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While Marie Curie dominates the conversation, there have been many other brilliant women who have pursued science over the years. (Harold Clements / Daily Express / Hulton Archive / Getty Images; The Granger Collection, New York (4); Bernard Gotfryd / Hulton Archive / Getty Images)

Ten Historic Female Scientists You Should Know

Before Marie Curie, these women dedicated their lives to science and made significant advances

smithsonian.com

When it comes to the topic of women in science, Marie Curie usually dominates the conversation. After all, she discovered two elements, was the first women to win a Nobel Prize, in 1903, and was the first person to win a second Nobel, in 1911. But Curie was not the first female scientist. Many other brilliant, dedicated and determined women have pursued science over the years.

Emilie du Chatelet (1706 – 1749)

Emilie du Chatelet
(The Granger Collection, New York)

Gabrielle-Emilie Le Tonnelier de Breteuil, the daughter of the French court’s chief of protocol, married the marquis du Chatelet in 1725. She lived the life of a courtier and bore three children. But at age 27, she began studying mathematics seriously and then branched into physics. This interest intensified as she began an affair with the philosopher Voltaire, who also had a love of science. Their scientific collaborations—they outfitted a laboratory at du Chatelet’s home, Chateau de Cirey, and, in a bit of a competition, each entered an essay into a contest on the nature of fire (neither won)—outlasted their romance. Du Chatelet’s most lasting contribution to science was her French translation of Isaac Newton’s Principia, which is still in use today. At age 43, she fell in love with a young military officer and became pregnant; she died following complications during the birth of their child.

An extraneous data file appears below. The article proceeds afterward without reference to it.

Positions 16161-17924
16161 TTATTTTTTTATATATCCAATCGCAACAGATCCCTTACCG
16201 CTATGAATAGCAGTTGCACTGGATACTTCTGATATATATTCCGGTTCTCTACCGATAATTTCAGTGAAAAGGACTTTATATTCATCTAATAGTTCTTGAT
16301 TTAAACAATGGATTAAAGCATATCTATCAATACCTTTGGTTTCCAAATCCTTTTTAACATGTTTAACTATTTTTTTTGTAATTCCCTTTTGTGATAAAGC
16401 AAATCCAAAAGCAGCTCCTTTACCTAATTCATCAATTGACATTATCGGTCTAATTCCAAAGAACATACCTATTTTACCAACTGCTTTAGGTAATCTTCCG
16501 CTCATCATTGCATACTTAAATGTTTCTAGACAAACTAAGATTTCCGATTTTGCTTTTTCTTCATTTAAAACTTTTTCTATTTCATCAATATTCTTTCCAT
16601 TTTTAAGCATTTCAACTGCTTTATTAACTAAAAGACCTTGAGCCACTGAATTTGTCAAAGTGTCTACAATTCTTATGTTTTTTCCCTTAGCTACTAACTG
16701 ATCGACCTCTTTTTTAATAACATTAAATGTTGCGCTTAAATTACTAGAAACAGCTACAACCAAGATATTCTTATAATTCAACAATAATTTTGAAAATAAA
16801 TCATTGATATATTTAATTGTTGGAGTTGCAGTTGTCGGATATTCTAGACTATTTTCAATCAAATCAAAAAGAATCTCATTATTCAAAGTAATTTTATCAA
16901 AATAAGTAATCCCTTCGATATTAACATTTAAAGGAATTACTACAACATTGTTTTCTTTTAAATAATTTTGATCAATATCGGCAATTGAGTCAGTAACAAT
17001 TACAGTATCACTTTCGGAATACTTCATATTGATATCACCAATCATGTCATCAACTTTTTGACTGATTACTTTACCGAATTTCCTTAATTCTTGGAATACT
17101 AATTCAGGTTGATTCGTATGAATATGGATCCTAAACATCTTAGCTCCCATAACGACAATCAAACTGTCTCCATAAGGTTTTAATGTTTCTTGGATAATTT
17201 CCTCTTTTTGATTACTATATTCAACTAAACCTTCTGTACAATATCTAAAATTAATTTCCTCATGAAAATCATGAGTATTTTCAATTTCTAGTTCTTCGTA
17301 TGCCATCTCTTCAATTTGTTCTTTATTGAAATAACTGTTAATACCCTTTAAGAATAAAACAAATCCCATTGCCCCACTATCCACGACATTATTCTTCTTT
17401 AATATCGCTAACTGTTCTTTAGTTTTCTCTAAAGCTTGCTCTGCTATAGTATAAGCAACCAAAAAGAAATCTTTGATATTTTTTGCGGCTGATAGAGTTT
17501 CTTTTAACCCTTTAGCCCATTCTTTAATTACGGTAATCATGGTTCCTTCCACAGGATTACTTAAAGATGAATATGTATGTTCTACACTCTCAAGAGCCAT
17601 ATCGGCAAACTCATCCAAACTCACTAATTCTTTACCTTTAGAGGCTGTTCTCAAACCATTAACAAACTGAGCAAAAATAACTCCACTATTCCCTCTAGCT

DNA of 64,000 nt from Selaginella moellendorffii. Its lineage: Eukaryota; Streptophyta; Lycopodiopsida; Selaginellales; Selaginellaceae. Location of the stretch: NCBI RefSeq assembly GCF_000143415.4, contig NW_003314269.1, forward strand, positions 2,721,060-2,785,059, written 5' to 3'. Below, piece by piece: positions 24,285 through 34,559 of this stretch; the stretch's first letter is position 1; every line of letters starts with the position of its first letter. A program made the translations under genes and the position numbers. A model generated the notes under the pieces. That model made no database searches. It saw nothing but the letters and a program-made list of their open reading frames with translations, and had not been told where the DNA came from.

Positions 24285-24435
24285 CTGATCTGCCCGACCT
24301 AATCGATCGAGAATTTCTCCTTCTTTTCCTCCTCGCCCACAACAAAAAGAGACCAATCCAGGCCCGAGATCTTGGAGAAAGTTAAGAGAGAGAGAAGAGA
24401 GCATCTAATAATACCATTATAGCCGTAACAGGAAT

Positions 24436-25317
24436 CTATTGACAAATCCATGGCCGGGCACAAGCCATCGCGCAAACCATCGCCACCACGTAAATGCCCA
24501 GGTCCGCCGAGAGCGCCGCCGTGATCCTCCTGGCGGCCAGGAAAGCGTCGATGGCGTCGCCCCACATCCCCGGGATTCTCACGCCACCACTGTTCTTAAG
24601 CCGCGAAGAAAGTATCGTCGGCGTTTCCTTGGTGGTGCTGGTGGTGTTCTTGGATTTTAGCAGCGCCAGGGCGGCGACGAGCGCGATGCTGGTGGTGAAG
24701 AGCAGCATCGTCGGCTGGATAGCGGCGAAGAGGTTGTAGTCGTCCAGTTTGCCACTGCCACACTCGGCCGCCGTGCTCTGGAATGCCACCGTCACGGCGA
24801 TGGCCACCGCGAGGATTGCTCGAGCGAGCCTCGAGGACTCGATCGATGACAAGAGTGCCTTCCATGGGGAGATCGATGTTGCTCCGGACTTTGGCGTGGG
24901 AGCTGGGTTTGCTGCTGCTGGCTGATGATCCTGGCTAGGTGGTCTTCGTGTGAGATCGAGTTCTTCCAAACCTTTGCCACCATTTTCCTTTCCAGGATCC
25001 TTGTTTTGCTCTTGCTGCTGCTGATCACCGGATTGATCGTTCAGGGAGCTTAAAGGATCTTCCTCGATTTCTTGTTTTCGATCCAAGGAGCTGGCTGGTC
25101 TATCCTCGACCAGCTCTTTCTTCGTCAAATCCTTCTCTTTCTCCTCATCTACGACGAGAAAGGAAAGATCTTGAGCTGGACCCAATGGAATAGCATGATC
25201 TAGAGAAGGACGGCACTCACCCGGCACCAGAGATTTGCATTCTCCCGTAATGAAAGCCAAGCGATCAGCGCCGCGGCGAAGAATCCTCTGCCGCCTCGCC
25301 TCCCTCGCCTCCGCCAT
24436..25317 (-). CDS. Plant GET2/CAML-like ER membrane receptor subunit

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Sarah Zielinski

Sarah Zielinski is an award-winning science writer and editor. She is a contributing writer in science for Smithsonian.com and blogs at Wild Things, which appears on Science News.

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